Kyrgyzstan’s oil production currently meets only about 15 percent of total domestic demand. This means that the country imports about 85 percent of its requirements. In an effort to boost state revenues, the Kyrgyz parliament has unwisely decided to impose VAT on the existing excise tax, thus driving up the price of imported motor oil. Hence, the final result has been quite the opposite of what was hoped for. Imports of legal motor fuel and oils have fallen by roughly 75 percent, and the state treasury has been loosing about US$1.5 million a month since the beginning of the year.
Amazingly enough, there is still no shortage of fuel in the country. The explanation is very simple: Fifty percent of the fuel in Kyrgyzstan is contraband. The government is not reacting and apparently believes that it is pointless to intervene, given that prices of petrol and fuel are much lower in neighboring countries.
The next best thing to do might be to start investing in Kyrgyzstan’s potentially big oil production industry. In a country surviving mainly on agriculture and extraction of gold, oil production in the past few years was though to be a good alternative for a GDP boost. Kyrgyzstan has definite potential in that area; however, the country is poverty-stricken and debt-ridden; it is also in desperate need of foreign investment if it wants to develop the oil sector any further. The problems are classical: Kyrgyzneftegaz is the only company in the republic dealing with extraction of oil and gas. The existing oil wells have been depleted and the exploration of new fields is restrained due to lack of funds. The company miraculously continues to operate, but the present output is very low, with the firm extracts only about 0.8 tons daily. In comparison, wells in Russia that produce less than 10 tons a day are simply being closed. Kyrgyzstan simply cannot allow itself that luxury. Recently, some new large wells have been discovered in the southern parts of the country. Why are investors not pouring in? Because that part of the country has long been subject to terrorist attacks from Islamic extremist groups. Whoever summons the courage to begin exploring oil fields in those politically unstable areas may just emerge as winners (BBC Worldwide Monitoring, May 9, July 17; EIU Viewswire, July 21).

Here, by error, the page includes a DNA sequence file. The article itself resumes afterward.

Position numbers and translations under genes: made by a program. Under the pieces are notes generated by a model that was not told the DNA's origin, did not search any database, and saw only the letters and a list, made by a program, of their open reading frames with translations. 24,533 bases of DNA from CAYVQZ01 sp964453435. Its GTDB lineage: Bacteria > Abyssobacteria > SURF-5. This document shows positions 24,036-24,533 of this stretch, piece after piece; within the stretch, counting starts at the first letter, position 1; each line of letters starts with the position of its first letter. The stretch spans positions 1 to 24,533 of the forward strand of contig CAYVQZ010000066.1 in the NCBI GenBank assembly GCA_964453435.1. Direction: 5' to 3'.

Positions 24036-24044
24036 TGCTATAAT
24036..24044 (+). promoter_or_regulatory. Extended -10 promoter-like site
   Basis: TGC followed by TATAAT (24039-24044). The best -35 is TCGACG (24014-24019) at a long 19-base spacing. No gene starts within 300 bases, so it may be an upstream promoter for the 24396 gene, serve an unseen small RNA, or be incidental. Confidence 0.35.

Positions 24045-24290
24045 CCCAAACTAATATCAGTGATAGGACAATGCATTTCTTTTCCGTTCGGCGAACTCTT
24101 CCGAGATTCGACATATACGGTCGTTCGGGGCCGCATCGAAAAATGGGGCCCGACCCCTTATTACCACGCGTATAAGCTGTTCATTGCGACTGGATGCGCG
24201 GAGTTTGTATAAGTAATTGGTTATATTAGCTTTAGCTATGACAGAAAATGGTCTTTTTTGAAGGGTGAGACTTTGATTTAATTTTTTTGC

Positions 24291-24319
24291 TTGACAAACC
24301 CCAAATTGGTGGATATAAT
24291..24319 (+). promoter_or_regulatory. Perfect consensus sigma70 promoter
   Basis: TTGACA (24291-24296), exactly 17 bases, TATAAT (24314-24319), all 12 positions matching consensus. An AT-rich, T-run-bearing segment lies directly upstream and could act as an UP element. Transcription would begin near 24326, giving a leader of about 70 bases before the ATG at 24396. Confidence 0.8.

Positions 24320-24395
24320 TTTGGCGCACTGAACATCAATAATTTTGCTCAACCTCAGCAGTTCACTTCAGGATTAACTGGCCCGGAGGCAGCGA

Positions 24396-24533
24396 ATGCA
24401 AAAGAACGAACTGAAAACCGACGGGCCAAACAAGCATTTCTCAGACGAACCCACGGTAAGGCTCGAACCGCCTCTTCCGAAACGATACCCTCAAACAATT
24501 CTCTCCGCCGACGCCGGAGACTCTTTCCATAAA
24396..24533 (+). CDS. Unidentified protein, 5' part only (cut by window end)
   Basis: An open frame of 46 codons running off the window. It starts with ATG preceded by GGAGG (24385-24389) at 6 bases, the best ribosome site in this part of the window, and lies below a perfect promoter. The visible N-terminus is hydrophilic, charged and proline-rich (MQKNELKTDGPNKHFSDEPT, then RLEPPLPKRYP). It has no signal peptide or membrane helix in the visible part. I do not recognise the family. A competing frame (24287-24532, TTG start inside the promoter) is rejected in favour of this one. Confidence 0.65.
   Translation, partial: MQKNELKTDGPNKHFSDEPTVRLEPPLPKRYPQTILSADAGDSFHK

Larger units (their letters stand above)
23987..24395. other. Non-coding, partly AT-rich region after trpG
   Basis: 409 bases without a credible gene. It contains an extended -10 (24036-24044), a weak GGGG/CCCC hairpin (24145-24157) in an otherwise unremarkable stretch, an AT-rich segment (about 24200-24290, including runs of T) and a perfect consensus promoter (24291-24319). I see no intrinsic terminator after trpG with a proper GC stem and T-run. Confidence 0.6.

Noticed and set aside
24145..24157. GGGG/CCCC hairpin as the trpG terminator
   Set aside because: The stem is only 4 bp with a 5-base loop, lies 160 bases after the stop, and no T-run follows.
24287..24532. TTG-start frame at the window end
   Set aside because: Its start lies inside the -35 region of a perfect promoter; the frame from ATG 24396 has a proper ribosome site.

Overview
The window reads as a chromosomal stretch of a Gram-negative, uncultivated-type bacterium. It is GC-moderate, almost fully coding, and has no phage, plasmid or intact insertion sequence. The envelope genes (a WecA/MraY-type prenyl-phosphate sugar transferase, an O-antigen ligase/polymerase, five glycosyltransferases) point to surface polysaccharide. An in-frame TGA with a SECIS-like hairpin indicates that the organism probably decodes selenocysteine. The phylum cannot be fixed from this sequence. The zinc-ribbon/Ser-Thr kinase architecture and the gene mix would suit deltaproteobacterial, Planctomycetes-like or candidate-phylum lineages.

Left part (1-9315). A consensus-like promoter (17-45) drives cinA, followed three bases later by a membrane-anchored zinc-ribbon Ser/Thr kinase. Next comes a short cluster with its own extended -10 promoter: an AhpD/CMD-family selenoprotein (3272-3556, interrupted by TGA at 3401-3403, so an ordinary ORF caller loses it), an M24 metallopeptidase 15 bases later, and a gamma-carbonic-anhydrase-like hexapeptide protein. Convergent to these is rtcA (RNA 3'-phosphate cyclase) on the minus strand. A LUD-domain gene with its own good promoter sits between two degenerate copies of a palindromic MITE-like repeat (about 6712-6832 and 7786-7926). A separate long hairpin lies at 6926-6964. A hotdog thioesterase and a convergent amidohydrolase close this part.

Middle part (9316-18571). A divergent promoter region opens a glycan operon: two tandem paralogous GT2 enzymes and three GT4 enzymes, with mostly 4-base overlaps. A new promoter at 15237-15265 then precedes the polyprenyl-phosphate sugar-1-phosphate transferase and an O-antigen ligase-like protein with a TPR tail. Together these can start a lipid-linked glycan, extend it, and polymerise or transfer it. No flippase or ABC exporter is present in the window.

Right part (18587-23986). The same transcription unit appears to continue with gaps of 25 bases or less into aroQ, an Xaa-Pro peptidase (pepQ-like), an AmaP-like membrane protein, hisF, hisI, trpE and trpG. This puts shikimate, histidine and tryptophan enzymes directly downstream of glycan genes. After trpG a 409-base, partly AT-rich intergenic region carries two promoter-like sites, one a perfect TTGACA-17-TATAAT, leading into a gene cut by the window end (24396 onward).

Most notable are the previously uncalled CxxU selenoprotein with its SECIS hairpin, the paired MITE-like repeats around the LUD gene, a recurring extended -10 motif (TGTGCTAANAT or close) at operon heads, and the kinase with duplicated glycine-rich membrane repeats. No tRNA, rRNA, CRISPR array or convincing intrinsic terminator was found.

WAR OF NERVES IN KYRGYZSTAN?